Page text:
Theoretically, a basic data parallel task can be executed optimally by executing one thread per independent data element. In this context, the term thread does not correspond to a native kernel-thread, an OpenMP thread, a CUDA thread, a user-level thread or any other such threading variant. It only represents the execution of a sequence of commands forming the desired algorithm on a per data element level. This ideal one-to-one mapping of data elements to threads leads to the execution of a multidimensional grid of threads corresponding to the data structure of the underlying problem. The uniform function executed by each of the threads is called a kernel. Some algorithms such as reductions require the possibility to synchronize or communicate between threads to calculate a correct result in a time optimal manner. Therefore our basic abstraction requires a n-dimensional grid of synchronizable threads each executing the same kernel. The following figure shows an hypothetical processing unit that could optimally execute this data parallel task. The threads are mapped one-to-one to the cores of the processor. For a time optimal execution, the cores have to have an all-to-all equal length connection for communication and synchronization.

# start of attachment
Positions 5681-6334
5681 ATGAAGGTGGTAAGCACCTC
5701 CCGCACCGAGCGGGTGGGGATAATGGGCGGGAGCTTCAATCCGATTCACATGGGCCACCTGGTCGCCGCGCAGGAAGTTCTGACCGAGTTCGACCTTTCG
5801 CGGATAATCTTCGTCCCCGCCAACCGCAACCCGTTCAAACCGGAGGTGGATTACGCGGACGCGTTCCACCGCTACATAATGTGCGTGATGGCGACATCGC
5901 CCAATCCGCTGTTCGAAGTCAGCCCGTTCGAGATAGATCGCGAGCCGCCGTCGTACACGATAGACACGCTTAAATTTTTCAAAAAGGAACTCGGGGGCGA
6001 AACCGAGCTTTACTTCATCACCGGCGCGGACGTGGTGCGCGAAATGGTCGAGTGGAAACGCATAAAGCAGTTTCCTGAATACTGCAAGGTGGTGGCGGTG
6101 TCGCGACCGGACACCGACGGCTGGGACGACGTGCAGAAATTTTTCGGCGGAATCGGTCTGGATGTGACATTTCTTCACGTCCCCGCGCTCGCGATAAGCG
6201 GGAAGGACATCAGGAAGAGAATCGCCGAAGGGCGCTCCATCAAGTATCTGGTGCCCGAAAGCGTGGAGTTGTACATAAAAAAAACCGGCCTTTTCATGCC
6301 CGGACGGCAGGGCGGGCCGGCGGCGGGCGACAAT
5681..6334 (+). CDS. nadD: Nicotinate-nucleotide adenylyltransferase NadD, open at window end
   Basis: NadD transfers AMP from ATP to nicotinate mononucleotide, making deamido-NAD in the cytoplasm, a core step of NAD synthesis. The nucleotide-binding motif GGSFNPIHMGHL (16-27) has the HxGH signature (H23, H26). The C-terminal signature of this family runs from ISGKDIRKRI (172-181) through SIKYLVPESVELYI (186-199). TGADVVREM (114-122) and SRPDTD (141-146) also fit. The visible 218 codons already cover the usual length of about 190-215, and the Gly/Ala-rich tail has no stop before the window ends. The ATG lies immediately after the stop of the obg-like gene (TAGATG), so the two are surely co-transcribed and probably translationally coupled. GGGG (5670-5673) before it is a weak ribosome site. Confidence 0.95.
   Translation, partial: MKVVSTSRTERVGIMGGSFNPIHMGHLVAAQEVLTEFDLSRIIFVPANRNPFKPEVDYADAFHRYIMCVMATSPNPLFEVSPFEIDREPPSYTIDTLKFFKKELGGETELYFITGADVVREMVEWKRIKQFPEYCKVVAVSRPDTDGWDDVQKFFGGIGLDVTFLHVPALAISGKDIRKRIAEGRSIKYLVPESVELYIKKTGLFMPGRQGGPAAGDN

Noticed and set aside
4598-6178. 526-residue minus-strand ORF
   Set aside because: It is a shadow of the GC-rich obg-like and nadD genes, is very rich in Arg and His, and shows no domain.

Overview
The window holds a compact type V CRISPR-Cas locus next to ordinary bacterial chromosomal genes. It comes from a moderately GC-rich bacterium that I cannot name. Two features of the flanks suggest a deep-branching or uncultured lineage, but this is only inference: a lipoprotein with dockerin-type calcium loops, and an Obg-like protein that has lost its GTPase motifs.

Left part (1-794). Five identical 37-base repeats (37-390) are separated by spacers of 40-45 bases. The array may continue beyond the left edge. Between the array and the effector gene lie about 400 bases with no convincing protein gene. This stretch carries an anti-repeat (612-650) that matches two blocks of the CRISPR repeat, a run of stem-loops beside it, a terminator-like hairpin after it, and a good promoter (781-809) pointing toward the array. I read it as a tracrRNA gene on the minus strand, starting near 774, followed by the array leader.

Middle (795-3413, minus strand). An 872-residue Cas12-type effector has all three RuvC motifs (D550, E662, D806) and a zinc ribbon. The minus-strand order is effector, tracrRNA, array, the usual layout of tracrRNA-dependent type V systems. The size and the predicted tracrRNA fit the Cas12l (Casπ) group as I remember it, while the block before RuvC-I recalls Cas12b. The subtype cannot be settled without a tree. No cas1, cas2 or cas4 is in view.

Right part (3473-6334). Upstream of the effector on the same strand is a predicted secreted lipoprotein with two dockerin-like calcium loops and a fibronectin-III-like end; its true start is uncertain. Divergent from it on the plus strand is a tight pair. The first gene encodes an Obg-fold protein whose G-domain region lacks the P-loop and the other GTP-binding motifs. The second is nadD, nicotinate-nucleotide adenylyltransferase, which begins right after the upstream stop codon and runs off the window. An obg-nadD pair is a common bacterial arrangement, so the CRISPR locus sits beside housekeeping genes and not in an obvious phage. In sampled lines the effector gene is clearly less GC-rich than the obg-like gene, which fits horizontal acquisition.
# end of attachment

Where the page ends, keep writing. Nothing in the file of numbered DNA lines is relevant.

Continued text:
The only difference between the threads is their positional index into the grid which allows each thread to compute a different part of the solution. Threads can always access their private registers and the global memory.


All variables with default scope within a kernel are automatically saved in registers and are not shared automatically. This memory is local to each thread and can not be accessed by other threads.

Global Memory

The global memory can be accessed from every thread in the grid as well as from the host thread. This is typically the largest but also the slowest memory available.

Individual threads within the grid are allowed to statically or dynamically allocate buffers in the global memory.